February 6, 2005


Suddenly, It's 'America Who?' (DEXTER FILKINS, 2/06/05, NY Times)

Through 22 months of occupation nd war here, the word "America" was usually the first word to pass through the lips of an Iraqi with a gripe.

Why can't the Americans produce enough electricity? Why can't the Americans guarantee security? Why can't the Americans find my stolen car?

Last week, as the euphoria of nationwide elections washed over this country, a remarkable thing happened: Iraqis, by and large, stopped talking about the Americans.

Which is why elections should have been held by Labor Day (if not Memorial Day) of 2003.

Posted by Orrin Judd at February 6, 2005 9:44 AM

Well, the administration had a certain amount of confidence in their Iraqi policy and faith that the elections would go the way they hoped, but not that much. Bush was and is willing to use his political capital to push controversal measures (unlike Clinton, who believed politcal capital was something to crow about in and of itself), but he and Rove opted for the known in Iraq going into our elections over the unknown that an Iraq election and its aftermath would bring. A mistake in hindsight, but fortunately, not a fatal one.

Posted by: John at February 6, 2005 12:18 PM

Has the conventional wisdom ever been right about anything? Once?

Maybe a long time ago in a galaxy far, far away?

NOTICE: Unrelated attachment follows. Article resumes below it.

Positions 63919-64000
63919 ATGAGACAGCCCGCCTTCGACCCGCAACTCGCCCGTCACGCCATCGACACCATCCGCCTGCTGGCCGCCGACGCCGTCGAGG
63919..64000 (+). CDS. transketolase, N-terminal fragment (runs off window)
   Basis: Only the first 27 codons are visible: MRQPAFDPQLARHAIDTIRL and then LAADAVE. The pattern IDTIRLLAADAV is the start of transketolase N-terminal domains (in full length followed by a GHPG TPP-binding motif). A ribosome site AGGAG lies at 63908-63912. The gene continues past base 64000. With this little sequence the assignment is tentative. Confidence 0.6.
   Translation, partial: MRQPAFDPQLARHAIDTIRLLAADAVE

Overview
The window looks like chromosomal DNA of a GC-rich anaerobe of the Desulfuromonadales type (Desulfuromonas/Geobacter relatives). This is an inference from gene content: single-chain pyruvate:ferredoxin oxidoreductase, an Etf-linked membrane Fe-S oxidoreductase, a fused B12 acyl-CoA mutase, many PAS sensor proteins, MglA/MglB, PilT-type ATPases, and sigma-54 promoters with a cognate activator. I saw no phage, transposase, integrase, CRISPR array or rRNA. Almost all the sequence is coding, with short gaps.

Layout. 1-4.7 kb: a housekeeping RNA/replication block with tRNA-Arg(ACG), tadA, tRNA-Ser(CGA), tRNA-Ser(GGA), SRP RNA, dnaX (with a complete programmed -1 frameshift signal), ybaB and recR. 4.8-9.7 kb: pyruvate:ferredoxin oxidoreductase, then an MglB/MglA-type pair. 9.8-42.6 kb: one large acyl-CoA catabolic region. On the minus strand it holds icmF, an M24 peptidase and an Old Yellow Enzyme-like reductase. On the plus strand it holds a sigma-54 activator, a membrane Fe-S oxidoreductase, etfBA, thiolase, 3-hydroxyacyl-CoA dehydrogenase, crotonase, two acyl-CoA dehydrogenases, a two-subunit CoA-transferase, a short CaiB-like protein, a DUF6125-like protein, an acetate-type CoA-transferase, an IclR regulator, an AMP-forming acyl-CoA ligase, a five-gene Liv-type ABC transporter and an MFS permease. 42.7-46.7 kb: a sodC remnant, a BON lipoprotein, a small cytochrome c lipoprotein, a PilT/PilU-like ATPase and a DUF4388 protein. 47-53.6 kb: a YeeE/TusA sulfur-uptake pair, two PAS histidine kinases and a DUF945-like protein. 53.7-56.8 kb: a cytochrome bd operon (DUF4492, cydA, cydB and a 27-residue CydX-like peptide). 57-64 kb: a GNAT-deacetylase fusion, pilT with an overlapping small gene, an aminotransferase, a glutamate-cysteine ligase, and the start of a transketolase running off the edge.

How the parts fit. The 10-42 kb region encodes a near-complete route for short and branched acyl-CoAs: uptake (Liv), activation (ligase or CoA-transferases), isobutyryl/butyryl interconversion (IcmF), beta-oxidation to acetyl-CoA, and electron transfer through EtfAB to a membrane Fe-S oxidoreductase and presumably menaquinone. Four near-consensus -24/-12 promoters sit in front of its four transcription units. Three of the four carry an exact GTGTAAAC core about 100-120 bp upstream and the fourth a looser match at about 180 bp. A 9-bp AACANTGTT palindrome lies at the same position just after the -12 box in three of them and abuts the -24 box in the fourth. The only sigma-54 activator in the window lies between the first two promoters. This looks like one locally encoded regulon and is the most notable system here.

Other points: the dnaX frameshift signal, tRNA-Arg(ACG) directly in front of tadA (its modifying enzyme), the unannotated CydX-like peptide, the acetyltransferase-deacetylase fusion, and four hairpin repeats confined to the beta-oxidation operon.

Posted by: Matt Murphy at February 6, 2005 5:17 PM

I have to dissent here. The elections were successful because the terrorists were unable to mount any devastating attacks. I believe this was due to the use of Iraqi security forces at the polls, and I'm not at all sure it would have gone that well on Labor or Memorial Day of 2003.

Posted by: jd watson at February 6, 2005 6:15 PM

The elections haven't been successful yet, jd.

This blog, of all places, ought to be riddled with skepticism of the formalism of casting ballots.

However, that's by the way. I have not had anything to say about the elections or their possible outcome, because we'll see soon enough anyway.

I am not optimistic, but I could be wrong.

However, as for this jerk, how could he possibly know what Iraqis by and large are doing?

Posted by: Harry Eagar at February 6, 2005 6:57 PM


You've had tons to say. not least that no Iraqis wanyed the vote and that Mookie was the most popular man in Shi'astan...blah...blah...blah...

Posted by: oj at February 6, 2005 10:16 PM

I haven't had anything to say for weeks.

I never said either of those things. I said Iraqis did not want democracy. Obviously, if a ritual of balloting is good enough to enshrine an antidemocratic regime in their favor, they're not going to balk.

Baghdad is worth a mass, so to speak.

The point is whether an electoral process can produce a working government. That's is still an open question.

Posted by: Harry Eagar at February 10, 2005 12:52 AM

Yes, silenced in the face of repudiation became you.

Posted by: oj at February 10, 2005 12:57 AM